The Seed of Corruption

Fiction - Thriller - Conspiracy
456 Pages
Reviewed on 06/30/2022
Buy on Amazon

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Author Biography

A.I. Fabler is the pen name of a New Zealand-born author who has spent a large part of his working life in London, New York and Sydney, initially in journalism and advertising, holding senior international corporate roles before turning to writing full time. His political satire, “Agenda 2060: The Future as It Happens” was published in 2021, described by Kirkus Reviews as ‘A laser-focused, irresistible lampoon of woke culture’. It was the winner of the 2022 Indie Reader Discovery Award for Popular Fiction. His new book, "The Seed of Corruption”, set in Vietnam during the 2004 SARS epidemic in that country is a suspenseful romantic thriller focused on Big Pharma and state corruption. He is the recipient of a number of screenwriting awards, including the NY Empire Award for Drama in 2017 and the 2017 Cannes Drama Award.

    Book Review

Reviewed by Rabia Tanveer for Readers' Favorite

The Seed of Corruption: A Novel by A.I. Fabler is an action-packed conspiracy thriller with two powerful protagonists. Anton Faraday is a British wildlife painter who loves nature and wants to capture and beautify it in his art. However, things turn bad when someone makes a copy of one of his best paintings and makes money from it. Angry and desperate for answers, Anton packs his bags and travels to Vietnam to find the culprit. There he meets the pretty and fierce Caroline Brinkley, a freelance journalist on the hunt for her adoptive brother and a breakthrough story. They decide to travel together without knowing the SARS epidemic is ready to strike and make life hell for everyone in the country. Now, Anton and Caroline have to find what they are looking for, survive the epidemic, and come out of this ordeal in one piece. Seems impossible, right?

The suspense is alive in The Seed of Corruption. Author A.I. Fabler is a magician with words and storytelling. Some twists and turns make the story more entertaining, the dialogues are refreshing, and the character development is on point. There is not a moment where the reader is confused. The plot is intricate, intense, and packed full of action. You can feel when Anton is lost and feeling the pressure of being overwhelmed by his surroundings. The descriptions are evocative and vivid enough to make you feel like you are right next to Caroline and Anton. The two work together very well and make the perfect sleuth duo. The themes of art theft and missing family members run in the background as Anton and Caroline grow and develop. You can tell Fabler did a lot of research on the SARS epidemic in Vietnam and its surrounding countries and that enhances the reading experience. Loved it!

Anne-Marie Reynolds

The Seed of Corruption by A.I. Fabler is a conspiracy thriller that will have you on the edge of your seat. Anton Faraday is a wildlife painter in Vietnam to hunt down the person forging his work. Caroline Brinkley is a freelance journalist, working at a hotel in Vietnam while she searches for her adopted brother. The day they meet is the day it all begins. Attracted to one another, they decide to travel to the Northern Highlands together, unprepared for what they are about to face. It’s 2004 and SARS is rife in the remote region, fueling fear and death. As they journey, their pasts collide, pushing them forward as they stumble over a conspiracy they cannot comprehend. Drug companies and corrupt charities clash in a thrilling story of morality and ethics. Can love truly conquer all?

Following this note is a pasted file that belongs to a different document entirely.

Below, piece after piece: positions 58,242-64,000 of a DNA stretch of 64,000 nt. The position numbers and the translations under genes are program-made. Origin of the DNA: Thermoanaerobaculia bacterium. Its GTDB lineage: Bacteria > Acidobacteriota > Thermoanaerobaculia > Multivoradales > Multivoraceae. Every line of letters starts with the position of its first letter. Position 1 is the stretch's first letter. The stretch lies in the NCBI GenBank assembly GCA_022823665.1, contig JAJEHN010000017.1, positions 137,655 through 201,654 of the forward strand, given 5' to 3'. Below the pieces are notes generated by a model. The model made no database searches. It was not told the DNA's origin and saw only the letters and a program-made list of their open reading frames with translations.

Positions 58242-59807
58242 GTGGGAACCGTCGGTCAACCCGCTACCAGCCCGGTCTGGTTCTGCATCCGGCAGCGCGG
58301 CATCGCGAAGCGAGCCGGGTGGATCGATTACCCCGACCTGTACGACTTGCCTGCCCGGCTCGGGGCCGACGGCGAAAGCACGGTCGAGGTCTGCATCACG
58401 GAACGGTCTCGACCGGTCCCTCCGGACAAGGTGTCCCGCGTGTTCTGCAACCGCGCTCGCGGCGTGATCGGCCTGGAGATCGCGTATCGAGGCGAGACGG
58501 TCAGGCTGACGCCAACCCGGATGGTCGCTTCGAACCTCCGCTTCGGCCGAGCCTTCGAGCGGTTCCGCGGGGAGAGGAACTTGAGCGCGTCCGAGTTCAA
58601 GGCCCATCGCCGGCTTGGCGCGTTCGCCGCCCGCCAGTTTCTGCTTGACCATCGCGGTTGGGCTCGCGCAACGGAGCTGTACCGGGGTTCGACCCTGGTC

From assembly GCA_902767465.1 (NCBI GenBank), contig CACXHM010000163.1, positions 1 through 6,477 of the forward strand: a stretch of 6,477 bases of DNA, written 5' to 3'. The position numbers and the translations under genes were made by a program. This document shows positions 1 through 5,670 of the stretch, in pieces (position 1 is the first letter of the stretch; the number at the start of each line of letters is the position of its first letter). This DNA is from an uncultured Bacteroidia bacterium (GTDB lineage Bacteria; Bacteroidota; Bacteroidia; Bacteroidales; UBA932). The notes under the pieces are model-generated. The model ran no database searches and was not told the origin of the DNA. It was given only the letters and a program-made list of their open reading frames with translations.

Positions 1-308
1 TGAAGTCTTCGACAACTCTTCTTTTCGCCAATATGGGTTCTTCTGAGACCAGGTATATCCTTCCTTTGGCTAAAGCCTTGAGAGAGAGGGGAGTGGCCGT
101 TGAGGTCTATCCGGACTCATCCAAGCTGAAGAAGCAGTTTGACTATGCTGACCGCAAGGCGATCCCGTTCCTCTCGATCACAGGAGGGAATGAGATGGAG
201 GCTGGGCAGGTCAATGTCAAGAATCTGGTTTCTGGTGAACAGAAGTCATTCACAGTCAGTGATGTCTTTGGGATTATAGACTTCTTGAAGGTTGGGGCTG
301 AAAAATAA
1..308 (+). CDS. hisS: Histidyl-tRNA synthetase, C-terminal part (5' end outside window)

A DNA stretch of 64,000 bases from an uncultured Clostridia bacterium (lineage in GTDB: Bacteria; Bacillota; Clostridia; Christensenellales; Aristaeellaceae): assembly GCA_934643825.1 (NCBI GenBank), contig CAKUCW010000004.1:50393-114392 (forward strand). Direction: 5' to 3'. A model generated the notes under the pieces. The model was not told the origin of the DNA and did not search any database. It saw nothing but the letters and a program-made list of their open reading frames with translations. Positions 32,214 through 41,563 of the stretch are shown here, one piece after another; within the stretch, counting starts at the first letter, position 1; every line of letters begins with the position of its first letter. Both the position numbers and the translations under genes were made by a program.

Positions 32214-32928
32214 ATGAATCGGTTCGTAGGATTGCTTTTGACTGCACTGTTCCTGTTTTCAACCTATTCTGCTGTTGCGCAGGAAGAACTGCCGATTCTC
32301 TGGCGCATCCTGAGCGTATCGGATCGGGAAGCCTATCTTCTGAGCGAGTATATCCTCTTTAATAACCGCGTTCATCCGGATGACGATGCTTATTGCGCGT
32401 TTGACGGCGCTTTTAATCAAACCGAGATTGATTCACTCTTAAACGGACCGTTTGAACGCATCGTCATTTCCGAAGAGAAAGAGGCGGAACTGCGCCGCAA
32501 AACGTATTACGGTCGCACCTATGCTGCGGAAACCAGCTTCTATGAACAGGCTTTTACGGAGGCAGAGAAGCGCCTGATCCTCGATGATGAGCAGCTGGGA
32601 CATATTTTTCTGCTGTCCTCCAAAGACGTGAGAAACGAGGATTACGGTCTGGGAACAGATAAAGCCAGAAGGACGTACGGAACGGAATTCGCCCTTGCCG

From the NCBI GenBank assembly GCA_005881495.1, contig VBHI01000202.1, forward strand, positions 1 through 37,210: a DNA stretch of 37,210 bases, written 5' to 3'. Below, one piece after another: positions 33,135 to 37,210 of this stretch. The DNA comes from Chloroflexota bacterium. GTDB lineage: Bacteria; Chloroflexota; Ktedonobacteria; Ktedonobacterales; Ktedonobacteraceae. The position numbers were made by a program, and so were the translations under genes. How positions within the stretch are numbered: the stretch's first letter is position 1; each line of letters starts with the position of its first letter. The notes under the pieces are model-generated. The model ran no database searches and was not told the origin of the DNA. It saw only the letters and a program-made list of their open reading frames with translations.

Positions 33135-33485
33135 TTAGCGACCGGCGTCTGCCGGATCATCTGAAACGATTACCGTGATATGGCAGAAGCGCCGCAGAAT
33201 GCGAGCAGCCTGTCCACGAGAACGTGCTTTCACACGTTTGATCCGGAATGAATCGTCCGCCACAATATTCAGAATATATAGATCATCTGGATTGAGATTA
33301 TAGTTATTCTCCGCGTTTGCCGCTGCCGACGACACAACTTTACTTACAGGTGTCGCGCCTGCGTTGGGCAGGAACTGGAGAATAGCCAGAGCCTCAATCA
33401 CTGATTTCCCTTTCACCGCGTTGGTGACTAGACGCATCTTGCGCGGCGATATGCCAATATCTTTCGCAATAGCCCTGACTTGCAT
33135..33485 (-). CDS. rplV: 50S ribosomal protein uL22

The Seed of Corruption by A. I. Fabler is a fantastic story that will hold your attention all the way through. Set against a backdrop of Vietnamese history and culture, this story will draw you in from the start, taking you on a journey from the stifling Mekong Delta to the remote outreaches, from fishing for Snakehead fish to trying to survive an epidemic while facing down corruption of the highest order. With action on every page, this is about more than just a simple romance. This is about searching for the truth, whatever that may be, about morals and ethics and you will feel every emotion as it plays out on the pages in front of you. If you want something different to read, something that will stay with you long after you have read it, this is the book for you.

K.C. Finn

The Seed of Corruption is a work of fiction in the thriller, conspiracy, and action subgenres. It is intended for the adult reading audience and was penned by author A. I. Fabler. Set in 2004, the plot sees two disparate figures come together in Vietnam for an unlikely alliance after dallying with the idea of romance. As one searches for her adoptive Vietnamese brother and the other hunts down a forger who is plagiarising his work as a wildlife painter, the pair discovers the history, culture, and strength of the nation of Vietnam as the Northern Highlands of Vietnam region is suddenly plagued by an outbreak of the deadly SARS virus. So begins a journey of corruption and destruction that could be a young journalist’s scoop of a lifetime.